An attempt by ANLCA to replicate this noble initiative by NAGAFF expectedly fizzled out like candlelight in the wind due to lack of purpose.
Not only that, NAGAFF recently hosted Barrister Hassan Bello, the retired and highly celebrated Executive Secretary of Nigerian Shippers’ Council, to a lavish reception meant to honour him for his selfless service to the industry during his eight-year tenure.
These and many more initiatives taken by NAGAFF have made the association the most active and proactive freight forwarding group in the industry.
Unfortunately, all this while when NAGAFF was building, rebranding and consolidating, ANLCA, a supposedly oldest freight forwarding group, was gradually receding in importance, fame, status and influence as its supposed leaders who are expected to build the association are busy destroying the legacy left by its founding fathers in their inordinate ambition to appropriate the spoils of office to themselves.
Like most industry stakeholders who are already tired and irritated by the endless war in ANLCA, we shall no longer advise the gladiators to sheath their swords because such admonition has not been heeded in the past.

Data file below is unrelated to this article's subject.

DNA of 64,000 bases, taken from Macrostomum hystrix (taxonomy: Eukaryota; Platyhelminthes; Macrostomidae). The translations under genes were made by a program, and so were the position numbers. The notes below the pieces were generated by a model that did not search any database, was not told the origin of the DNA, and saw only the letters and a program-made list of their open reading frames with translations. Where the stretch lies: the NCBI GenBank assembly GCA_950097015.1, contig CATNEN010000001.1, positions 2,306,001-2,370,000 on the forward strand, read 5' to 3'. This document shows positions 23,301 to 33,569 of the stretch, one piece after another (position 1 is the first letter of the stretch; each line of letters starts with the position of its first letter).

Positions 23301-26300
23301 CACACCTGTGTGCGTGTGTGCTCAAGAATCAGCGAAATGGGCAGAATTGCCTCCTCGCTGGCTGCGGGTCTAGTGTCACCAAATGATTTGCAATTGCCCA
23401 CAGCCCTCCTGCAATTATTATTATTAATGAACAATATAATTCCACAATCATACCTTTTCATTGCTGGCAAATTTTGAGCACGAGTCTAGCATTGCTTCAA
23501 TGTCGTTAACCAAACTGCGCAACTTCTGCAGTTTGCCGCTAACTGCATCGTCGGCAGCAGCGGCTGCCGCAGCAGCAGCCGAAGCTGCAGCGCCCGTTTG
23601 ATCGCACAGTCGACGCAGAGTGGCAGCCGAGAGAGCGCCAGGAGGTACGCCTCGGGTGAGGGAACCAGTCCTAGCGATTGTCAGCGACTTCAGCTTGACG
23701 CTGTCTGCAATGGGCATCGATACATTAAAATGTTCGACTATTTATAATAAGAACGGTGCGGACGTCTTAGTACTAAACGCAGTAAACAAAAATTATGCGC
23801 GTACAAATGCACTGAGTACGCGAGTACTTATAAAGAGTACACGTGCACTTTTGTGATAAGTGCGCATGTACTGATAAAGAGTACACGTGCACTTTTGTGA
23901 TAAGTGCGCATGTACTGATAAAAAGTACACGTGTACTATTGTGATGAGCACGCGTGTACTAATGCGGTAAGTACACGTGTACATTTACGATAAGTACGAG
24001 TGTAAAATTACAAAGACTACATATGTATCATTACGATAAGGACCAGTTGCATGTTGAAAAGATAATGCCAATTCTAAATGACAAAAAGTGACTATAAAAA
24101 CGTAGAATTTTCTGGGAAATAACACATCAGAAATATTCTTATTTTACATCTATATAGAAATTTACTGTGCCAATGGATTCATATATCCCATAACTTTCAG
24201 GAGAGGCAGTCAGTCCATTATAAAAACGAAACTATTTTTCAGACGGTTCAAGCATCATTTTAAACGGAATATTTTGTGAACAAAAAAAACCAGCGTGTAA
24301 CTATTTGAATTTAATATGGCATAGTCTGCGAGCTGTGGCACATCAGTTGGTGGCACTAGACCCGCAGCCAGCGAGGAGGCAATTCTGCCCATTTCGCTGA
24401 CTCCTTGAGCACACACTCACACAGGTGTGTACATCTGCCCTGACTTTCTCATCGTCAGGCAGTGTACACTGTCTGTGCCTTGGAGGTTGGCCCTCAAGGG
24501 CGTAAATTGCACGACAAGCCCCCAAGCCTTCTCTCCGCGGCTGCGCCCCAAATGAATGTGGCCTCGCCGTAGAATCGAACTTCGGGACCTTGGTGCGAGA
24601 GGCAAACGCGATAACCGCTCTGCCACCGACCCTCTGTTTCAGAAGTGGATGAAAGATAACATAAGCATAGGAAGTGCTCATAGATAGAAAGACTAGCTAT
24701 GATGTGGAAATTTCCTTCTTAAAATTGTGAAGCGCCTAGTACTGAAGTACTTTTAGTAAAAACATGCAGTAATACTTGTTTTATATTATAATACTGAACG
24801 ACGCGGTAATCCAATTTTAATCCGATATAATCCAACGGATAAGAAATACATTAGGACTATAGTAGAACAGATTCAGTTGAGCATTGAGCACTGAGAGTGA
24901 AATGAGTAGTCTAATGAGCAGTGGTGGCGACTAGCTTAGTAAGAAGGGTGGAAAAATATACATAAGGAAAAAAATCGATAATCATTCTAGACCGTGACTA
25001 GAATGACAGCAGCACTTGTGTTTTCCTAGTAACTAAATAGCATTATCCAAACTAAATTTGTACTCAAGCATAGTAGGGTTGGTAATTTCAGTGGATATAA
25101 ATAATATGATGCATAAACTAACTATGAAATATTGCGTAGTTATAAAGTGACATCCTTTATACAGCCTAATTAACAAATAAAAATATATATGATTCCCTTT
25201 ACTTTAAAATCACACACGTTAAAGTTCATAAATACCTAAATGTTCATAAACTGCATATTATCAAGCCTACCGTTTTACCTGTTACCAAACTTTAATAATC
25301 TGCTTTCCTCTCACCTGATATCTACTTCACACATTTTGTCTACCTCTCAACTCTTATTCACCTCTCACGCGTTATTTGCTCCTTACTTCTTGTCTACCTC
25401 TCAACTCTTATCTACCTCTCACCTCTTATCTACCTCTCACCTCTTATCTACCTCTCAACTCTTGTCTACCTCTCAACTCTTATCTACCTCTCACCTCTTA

Rather than heed the warnings and advice of concerned stakeholders, the gladiators seemed more determined as they continued to get more incensed and enraged with one another, appearing hell-bent on destroying the great legacy they inherited from the founding fathers.
However, the ANLCA warlords should realise that every jab they throw at one another will only make NAGAFF stronger, more influential, more popular and prosperous until it finally drowns the war-torn association in its own act of foolery.
But if the ANLCA gladiators could engage themselves in self- retrospect that their act is capable of destroying the great association that was once the envy of other rival associations and end this factional war, maybe, just maybe, ANLCA could manage to salvage and recover some of the gains it has conceded to NAGAFF.
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SON’s despicable desperation to return to port.
On October 26th, 2011, there was a Presidential directive that pruned down the mushroom government agencies at the ports to only eight.
The directive issued by Mrs. Ngozi Okonjo-Iweala, the erstwhile Minister of Finance, was consequent upon the multiplicity of agencies whose operations made clearance procedures at the ports painfully slow, cumbersome, and unwieldy.
During this period, there were government agencies in excess of 14 in number whose operations made the Nigerian ports the most expensive and inefficient on the African Continent.
So, the 2011 presidential order recognised the following government agencies to domicile at the ports. The Nigerian Ports Authority(NPA), Nigeria Customs Service, Nigerian Maritime Administration and Safety Agency(NIMASA), Nigeria Police, Department of State Security((DSS), Port Health, Nigerian Drugs Law Enforcement Agency(NDLEA) and Nigerian Immigration Service.